What's true, what's not in latest Jimmy Hoffa tip

Defenders expose some possible holes in Tony Zerilli's story

(Library of Congress)

DETROIT – The Local 4 Defenders uncovered new information about the Jimmy Hoffa files and were the first to report on Tony Zerilli – the alleged former Mafia boss who claims he knows what happened to the Teamster leader and where his body is.

Now, the Defenders are exposing some possible holes in Zerilli's story.

During the interview with former Defender Marc Santia, Zerilli said he was never involved with the mob.


Watch: Mob boss says he knows where Hoffa is buried

"Absolutely not. I know all about it but I wasn't involved in no way, shape or form," he said.

But the government says he was, and went to prison for it.

Former Washington Post reporter and current writer for DeadlineDetroit.com, Allan Lengel, says Zerilli was caught on federal wiretaps in the 1960s talking Mafia business in great detail. Those secret recordings also have Zerilli threatening Hoffa's life a decade before Hoffa was killed.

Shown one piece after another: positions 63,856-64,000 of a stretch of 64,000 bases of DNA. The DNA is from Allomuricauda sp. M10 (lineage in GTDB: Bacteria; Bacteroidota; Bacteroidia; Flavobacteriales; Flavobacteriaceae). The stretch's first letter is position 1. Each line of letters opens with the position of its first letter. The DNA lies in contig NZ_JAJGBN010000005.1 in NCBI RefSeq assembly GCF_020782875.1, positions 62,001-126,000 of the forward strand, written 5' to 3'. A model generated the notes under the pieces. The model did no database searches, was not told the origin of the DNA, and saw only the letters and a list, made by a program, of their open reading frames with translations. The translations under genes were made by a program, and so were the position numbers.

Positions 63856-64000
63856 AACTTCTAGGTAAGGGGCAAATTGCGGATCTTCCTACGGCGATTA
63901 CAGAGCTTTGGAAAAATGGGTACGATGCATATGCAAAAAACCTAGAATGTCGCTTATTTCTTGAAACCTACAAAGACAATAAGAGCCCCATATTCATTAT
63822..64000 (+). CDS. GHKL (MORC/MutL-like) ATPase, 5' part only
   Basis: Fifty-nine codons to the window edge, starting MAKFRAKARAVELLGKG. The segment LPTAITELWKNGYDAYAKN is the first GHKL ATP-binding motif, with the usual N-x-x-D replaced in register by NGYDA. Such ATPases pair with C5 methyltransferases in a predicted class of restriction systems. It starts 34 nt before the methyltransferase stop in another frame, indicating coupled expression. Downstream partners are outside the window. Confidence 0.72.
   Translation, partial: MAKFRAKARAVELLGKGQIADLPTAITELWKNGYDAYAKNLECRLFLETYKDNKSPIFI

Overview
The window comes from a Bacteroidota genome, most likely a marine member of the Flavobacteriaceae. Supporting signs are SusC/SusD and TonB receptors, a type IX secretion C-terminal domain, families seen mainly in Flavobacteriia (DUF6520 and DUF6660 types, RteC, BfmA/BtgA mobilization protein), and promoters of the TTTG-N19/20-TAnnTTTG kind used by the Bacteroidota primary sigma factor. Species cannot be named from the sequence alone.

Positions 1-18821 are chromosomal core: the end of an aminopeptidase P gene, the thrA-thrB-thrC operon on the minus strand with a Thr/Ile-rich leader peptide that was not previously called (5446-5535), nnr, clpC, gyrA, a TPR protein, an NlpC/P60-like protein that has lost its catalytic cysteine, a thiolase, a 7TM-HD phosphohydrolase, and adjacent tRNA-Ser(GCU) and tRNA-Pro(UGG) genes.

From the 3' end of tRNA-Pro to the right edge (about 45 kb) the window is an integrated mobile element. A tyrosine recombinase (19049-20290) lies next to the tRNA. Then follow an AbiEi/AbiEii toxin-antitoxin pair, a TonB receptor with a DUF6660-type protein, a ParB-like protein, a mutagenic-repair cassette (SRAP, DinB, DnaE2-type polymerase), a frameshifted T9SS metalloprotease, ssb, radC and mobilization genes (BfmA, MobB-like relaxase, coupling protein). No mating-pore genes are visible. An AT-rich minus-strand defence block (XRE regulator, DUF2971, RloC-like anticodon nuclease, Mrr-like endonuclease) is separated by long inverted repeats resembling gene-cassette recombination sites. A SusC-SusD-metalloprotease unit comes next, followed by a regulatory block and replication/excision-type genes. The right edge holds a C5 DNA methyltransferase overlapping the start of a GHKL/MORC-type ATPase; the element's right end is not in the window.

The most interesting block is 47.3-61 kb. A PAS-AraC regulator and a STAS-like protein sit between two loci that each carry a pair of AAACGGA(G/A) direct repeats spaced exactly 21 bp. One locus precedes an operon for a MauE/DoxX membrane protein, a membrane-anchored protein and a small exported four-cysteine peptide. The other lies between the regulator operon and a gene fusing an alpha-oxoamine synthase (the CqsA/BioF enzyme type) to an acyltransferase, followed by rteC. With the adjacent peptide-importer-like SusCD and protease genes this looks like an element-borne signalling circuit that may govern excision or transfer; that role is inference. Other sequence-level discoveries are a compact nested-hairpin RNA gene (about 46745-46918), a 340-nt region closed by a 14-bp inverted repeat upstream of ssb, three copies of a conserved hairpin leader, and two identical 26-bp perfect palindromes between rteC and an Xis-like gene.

"He was heard saying something to the effect of, ‘We need to grab Hoffa,'" Lengel said.

In his interview, Zerilli said he was in prison at the time of Hoffa's disappearance but would have protected him if he could.

"If I wasn't away, I don't think it would have ever happened. That's all I can tell you. I would've done anything in the world to protect Jim Hoffa," Zerilli said.

Another concern for the FBI is Zerilli's determination to cash in. He has a Web site promoting an upcoming book. Is he making up a story just to sell books? Or is he telling the truth in hopes a Hoffa discovery lands him a pay day?

One thing that does match up is the Oakland County location that Zerilli says he thinks Hoffa is buried.

In a story the Defenders broke Monday, property records show that Mafia boss Jack Tocco owned the property at the time when Hoffa went missing.

Zerilli took Santia to the property, saying Hoffa was taken there and put under the ground in a shallow grave.

"Once he was buried here, he was buried and they let it go," Zerilli said.